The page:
How working from home changed the way I help others
Lifelong advocate helps callers and community from home
Sharon Meeks DeBouse brings decades of experience to her work as a customer agent for Liveops . In fact, Sharon had not only an entire career before joining Liveops Nation in 2009, she was a leader in creating some of the nation’s first outsourced contact centers in the 1980s. Sharon got her start in the contact center world shortly after attending University of Florida. Before she knew it, she was ascending the corporate ladder with Capital Credit. A few years later, Sharon was tapped to lead the launch of contact centers for AT&T and other telecom giants.
When Sharon left the corporate world more than a decade ago, she still wanted to help people the way she always had but with more freedom. She started consulting in a variety of capacities, including executive coaching, business strategy and career counseling.
She soon realized that she could counsel people better if she herself were to experience working in the cloud-based, remote-worker approach being taken with modern contact centers. So she went to work as a Liveops agent.
That’s when her career took another turn.
Sharon recently attended a Liveops roadshow in Atlanta where she met with Greg Hanover, Liveops CEO, and snapped this quick video:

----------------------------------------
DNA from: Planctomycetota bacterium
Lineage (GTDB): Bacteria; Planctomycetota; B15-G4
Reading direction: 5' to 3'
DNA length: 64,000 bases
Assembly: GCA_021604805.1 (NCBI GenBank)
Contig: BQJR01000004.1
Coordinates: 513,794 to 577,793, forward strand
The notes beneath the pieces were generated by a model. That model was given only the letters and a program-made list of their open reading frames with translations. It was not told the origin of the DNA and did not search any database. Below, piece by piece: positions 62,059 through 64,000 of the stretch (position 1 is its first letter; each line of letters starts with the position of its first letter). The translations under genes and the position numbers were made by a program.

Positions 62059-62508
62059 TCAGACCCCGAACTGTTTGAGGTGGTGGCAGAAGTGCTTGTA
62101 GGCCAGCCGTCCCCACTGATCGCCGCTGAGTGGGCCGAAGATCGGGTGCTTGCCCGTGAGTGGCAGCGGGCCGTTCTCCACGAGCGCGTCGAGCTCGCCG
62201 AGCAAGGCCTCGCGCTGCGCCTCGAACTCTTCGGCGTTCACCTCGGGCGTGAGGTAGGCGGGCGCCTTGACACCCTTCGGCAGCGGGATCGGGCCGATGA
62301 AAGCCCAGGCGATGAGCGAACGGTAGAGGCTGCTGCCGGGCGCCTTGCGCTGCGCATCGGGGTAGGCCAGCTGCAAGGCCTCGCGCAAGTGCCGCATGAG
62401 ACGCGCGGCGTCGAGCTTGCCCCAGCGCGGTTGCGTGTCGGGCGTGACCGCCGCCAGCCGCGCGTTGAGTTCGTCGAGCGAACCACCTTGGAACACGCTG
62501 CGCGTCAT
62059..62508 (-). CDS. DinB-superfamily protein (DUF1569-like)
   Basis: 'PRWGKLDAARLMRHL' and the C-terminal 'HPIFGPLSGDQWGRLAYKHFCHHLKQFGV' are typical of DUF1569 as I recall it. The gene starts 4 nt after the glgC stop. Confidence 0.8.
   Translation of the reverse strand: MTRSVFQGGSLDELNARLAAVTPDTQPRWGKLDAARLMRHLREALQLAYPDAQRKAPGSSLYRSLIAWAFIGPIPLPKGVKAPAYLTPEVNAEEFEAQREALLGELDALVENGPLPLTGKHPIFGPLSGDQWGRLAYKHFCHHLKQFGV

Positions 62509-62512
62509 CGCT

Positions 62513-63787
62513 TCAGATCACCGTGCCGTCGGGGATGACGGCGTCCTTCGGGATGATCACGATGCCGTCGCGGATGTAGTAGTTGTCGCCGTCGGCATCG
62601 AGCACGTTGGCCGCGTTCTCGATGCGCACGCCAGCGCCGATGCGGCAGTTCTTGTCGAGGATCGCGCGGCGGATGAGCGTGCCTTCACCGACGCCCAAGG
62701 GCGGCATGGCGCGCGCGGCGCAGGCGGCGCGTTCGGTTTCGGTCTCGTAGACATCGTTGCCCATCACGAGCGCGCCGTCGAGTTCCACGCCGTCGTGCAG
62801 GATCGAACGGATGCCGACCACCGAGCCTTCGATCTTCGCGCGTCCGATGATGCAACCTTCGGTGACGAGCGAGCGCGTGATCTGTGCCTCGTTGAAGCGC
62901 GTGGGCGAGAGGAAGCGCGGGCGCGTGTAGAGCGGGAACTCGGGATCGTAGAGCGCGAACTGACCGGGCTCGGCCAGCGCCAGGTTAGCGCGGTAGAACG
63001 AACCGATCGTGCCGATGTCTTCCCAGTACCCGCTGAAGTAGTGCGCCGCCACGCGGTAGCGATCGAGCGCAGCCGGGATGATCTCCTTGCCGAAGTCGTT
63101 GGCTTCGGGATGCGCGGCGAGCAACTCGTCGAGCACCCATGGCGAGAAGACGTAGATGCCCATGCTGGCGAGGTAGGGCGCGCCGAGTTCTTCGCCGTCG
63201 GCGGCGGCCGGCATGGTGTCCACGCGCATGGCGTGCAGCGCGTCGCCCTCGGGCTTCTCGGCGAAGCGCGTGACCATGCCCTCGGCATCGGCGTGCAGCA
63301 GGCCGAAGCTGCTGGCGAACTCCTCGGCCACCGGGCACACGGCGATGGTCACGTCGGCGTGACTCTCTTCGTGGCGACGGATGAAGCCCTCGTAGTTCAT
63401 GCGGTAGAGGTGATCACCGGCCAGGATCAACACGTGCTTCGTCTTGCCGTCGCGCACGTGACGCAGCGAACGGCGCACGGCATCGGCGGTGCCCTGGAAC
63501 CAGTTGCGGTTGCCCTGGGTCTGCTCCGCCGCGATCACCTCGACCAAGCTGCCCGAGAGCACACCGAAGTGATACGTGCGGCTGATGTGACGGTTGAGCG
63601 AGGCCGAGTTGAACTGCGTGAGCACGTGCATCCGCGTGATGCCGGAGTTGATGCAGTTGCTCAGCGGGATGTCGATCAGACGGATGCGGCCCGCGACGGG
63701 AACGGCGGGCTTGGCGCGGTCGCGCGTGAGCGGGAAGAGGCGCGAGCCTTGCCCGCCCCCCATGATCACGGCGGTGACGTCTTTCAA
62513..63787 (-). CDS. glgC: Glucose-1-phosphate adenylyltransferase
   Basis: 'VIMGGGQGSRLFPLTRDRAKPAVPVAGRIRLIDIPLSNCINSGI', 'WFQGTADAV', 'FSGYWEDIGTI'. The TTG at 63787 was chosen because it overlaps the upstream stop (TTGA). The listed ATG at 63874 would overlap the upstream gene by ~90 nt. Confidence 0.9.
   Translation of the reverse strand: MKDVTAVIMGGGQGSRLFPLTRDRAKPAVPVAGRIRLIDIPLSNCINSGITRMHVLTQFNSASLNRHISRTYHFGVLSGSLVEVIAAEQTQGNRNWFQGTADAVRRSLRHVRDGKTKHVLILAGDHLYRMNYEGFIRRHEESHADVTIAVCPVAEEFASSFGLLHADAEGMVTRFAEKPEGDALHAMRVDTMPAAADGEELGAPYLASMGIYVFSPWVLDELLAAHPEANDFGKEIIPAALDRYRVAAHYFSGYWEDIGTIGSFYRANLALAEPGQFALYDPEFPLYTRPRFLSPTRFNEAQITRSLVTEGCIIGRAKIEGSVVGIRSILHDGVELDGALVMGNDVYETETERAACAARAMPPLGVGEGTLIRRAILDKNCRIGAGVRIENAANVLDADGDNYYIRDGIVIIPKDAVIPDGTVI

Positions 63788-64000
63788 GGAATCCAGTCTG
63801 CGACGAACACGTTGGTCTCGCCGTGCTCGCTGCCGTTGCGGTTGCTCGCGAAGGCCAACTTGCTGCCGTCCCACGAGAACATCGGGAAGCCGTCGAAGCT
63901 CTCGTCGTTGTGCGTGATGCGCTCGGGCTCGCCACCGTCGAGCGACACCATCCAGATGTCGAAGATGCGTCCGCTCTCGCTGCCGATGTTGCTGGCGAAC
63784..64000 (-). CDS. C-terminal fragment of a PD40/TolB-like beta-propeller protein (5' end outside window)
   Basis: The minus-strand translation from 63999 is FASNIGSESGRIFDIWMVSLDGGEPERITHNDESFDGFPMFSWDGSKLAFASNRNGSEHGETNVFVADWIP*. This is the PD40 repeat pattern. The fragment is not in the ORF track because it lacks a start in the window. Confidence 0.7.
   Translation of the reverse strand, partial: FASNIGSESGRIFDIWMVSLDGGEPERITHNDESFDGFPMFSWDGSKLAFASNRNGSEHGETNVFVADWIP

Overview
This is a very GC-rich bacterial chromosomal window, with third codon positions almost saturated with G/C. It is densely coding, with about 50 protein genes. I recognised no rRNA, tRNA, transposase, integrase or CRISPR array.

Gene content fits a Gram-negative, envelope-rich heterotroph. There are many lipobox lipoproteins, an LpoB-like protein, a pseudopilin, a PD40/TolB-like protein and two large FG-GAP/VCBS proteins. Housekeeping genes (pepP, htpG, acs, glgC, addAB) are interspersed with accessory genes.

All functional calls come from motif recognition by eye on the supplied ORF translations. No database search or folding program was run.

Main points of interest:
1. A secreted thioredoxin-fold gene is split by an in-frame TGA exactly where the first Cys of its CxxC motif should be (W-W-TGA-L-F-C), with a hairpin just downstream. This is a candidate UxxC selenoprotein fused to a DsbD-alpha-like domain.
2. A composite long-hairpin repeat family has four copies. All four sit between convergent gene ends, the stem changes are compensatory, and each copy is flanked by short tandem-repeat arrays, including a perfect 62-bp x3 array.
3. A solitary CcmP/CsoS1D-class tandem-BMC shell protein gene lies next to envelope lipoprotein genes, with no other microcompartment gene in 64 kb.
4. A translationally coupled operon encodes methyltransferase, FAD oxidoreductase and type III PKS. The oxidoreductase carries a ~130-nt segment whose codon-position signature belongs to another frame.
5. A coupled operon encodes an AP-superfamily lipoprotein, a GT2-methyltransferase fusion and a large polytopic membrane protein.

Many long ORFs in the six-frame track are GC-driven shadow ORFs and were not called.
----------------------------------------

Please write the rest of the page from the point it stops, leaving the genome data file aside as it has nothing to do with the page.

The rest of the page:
Sharon imagined she’d do a short stint as an agent, but she loved Liveops and found it rewarding and easy to integrate into her long-term lifestyle. Now she’s excited to be sharing some of the ways she’s excelling as a home-based customer service agent and why she doesn’t plan on stopping anytime soon.
Sharon explains how she delivers a better customer experience from a home-based business
Q: You’ve worked in customer service before, many times, many years. How has working from home for Liveops changed the way you help clients?
Sharon: When it comes to working from home versus working in brick and mortar customer facing roles, you’re simply much more relaxed when you’re in your own space. At home, you can curate your workspace and surround yourself with things that bring you joy. You also don’t have the pressures of a boss or of the type of competition that you do in a traditional setting. You’re not struggling to get out the door and to an office on time or in a rush to get out at night. It’s much more even-keeled.
Q. How is the competition different from what you’ve experienced previously?
Sharon: There’s still competition but it’s friendly competition. We [Liveops agents] talk to each other, we share with each other and can ask “how did you do that?” I really like how we are able to interact so easily.
Q. You still have customers to work with, some who might be angry or upset. But yet you use “relaxed” as a way to describe what you do as an agent. Tell me more about that.
Sharon: When I came to work with Liveops in 2009, I thought it would be for a short time. I wanted to work long enough to understand the experience and become better at what I do in my consulting capacity. But when I found out how relaxing it was, that I could balance my family needs and my desire to travel, I didn’t want to stop. And by relaxing I mean the feeling you get from working in your own space, dressing in a comfortable way instead of having to put on a suit and pantyhose, without any commute.